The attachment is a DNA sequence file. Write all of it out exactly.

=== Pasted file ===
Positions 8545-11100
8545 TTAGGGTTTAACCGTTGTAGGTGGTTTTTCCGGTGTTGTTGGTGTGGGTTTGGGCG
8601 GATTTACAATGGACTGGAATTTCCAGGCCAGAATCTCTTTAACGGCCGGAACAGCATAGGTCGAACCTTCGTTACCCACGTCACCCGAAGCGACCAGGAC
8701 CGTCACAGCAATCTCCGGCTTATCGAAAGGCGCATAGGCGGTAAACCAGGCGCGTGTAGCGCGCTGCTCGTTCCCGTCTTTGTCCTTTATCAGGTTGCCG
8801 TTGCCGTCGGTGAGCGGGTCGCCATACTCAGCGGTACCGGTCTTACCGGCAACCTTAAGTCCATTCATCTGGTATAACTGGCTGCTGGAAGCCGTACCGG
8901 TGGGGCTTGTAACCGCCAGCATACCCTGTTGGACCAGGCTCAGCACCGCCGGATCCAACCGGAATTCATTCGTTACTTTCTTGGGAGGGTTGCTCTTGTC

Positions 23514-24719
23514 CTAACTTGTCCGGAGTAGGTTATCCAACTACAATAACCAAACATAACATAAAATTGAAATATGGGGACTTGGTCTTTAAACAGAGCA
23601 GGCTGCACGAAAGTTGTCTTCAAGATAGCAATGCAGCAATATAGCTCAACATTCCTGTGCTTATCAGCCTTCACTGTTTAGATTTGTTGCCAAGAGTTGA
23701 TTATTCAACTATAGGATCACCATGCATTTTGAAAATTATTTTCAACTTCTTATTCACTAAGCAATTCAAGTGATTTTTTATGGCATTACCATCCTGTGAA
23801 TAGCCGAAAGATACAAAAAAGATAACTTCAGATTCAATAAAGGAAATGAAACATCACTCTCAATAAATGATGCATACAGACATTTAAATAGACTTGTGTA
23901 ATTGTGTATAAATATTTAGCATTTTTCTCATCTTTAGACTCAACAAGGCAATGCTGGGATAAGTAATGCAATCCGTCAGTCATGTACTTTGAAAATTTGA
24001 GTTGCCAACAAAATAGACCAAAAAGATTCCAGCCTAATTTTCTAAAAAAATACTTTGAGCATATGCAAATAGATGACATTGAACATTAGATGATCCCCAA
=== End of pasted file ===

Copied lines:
Positions 8545-11100
8545 TTAGGGTTTAACCGTTGTAGGTGGTTTTTCCGGTGTTGTTGGTGTGGGTTTGGGCG
8601 GATTTACAATGGACTGGAATTTCCAGGCCAGAATCTCTTTAACGGCCGGAACAGCATAGGTCGAACCTTCGTTACCCACGTCACCCGAAGCGACCAGGAC
8701 CGTCACAGCAATCTCCGGCTTATCGAAAGGCGCATAGGCGGTAAACCAGGCGCGTGTAGCGCGCTGCTCGTTCCCGTCTTTGTCCTTTATCAGGTTGCCG
8801 TTGCCGTCGGTGAGCGGGTCGCCATACTCAGCGGTACCGGTCTTACCGGCAACCTTAAGTCCATTCATCTGGTATAACTGGCTGCTGGAAGCCGTACCGG
8901 TGGGGCTTGTAACCGCCAGCATACCCTGTTGGACCAGGCTCAGCACCGCCGGATCCAACCGGAATTCATTCGTTACTTTCTTGGGAGGGTTGCTCTTGTC

Positions 23514-24719
23514 CTAACTTGTCCGGAGTAGGTTATCCAACTACAATAACCAAACATAACATAAAATTGAAATATGGGGACTTGGTCTTTAAACAGAGCA
23601 GGCTGCACGAAAGTTGTCTTCAAGATAGCAATGCAGCAATATAGCTCAACATTCCTGTGCTTATCAGCCTTCACTGTTTAGATTTGTTGCCAAGAGTTGA
23701 TTATTCAACTATAGGATCACCATGCATTTTGAAAATTATTTTCAACTTCTTATTCACTAAGCAATTCAAGTGATTTTTTATGGCATTACCATCCTGTGAA
23801 TAGCCGAAAGATACAAAAAAGATAACTTCAGATTCAATAAAGGAAATGAAACATCACTCTCAATAAATGATGCATACAGACATTTAAATAGACTTGTGTA
23901 ATTGTGTATAAATATTTAGCATTTTTCTCATCTTTAGACTCAACAAGGCAATGCTGGGATAAGTAATGCAATCCGTCAGTCATGTACTTTGAAAATTTGA
24001 GTTGCCAACAAAATAGACCAAAAAGATTCCAGCCTAATTTTCTAAAAAAATACTTTGAGCATATGCAAATAGATGACATTGAACATTAGATGATCCCCAA